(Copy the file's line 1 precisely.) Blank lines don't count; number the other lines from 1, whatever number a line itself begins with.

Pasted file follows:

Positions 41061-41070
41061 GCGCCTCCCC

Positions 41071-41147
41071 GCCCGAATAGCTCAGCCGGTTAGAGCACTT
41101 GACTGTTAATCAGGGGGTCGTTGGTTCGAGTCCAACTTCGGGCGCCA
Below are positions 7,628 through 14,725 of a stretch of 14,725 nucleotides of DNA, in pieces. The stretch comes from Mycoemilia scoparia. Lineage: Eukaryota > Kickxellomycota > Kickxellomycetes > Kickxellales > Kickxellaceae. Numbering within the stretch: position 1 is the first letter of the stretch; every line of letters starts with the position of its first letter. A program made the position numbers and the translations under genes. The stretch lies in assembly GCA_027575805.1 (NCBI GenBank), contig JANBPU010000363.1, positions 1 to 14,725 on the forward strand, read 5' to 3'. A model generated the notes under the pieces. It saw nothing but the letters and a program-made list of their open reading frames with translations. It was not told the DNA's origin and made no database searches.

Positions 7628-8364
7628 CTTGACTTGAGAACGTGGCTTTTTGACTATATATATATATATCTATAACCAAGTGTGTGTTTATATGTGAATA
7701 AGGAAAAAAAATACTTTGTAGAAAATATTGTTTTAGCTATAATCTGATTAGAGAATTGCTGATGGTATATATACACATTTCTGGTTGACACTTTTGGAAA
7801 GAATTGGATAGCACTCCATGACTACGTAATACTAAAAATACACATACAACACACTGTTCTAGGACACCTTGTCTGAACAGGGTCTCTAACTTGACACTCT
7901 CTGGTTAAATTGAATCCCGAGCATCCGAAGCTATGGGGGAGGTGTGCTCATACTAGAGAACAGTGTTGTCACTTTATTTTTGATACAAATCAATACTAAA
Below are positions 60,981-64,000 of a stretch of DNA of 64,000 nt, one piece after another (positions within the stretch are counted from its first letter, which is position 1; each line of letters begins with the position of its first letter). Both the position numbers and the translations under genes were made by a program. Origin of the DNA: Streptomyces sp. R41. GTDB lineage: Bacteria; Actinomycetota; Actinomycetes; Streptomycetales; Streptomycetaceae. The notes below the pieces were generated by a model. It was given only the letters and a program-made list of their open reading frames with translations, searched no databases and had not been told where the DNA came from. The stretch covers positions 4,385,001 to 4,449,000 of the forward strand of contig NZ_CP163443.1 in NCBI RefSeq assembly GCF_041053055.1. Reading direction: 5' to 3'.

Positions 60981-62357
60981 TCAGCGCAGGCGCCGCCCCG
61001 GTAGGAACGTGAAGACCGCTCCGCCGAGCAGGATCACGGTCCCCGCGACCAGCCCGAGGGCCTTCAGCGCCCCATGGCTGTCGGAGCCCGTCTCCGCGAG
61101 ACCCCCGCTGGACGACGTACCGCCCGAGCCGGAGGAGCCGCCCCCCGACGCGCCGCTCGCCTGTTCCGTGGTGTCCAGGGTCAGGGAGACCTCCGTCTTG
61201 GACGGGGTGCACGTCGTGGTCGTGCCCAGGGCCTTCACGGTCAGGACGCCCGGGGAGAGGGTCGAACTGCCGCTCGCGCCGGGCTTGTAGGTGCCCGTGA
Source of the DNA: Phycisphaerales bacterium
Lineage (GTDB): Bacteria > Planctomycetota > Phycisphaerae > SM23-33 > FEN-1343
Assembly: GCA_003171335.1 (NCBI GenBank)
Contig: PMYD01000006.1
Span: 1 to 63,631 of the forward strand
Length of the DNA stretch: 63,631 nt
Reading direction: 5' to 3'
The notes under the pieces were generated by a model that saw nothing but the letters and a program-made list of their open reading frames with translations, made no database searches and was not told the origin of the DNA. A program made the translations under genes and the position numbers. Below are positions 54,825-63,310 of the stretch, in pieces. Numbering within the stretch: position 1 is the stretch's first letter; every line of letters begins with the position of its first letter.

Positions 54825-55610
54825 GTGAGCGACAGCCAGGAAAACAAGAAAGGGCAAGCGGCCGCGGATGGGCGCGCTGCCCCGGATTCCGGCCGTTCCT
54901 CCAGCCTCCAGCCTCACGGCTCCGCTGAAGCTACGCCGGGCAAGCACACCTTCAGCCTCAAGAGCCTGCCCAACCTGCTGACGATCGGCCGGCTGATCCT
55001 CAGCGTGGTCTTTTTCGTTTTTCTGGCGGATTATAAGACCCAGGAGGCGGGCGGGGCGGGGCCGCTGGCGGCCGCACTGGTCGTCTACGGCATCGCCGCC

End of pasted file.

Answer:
Positions 41061-41070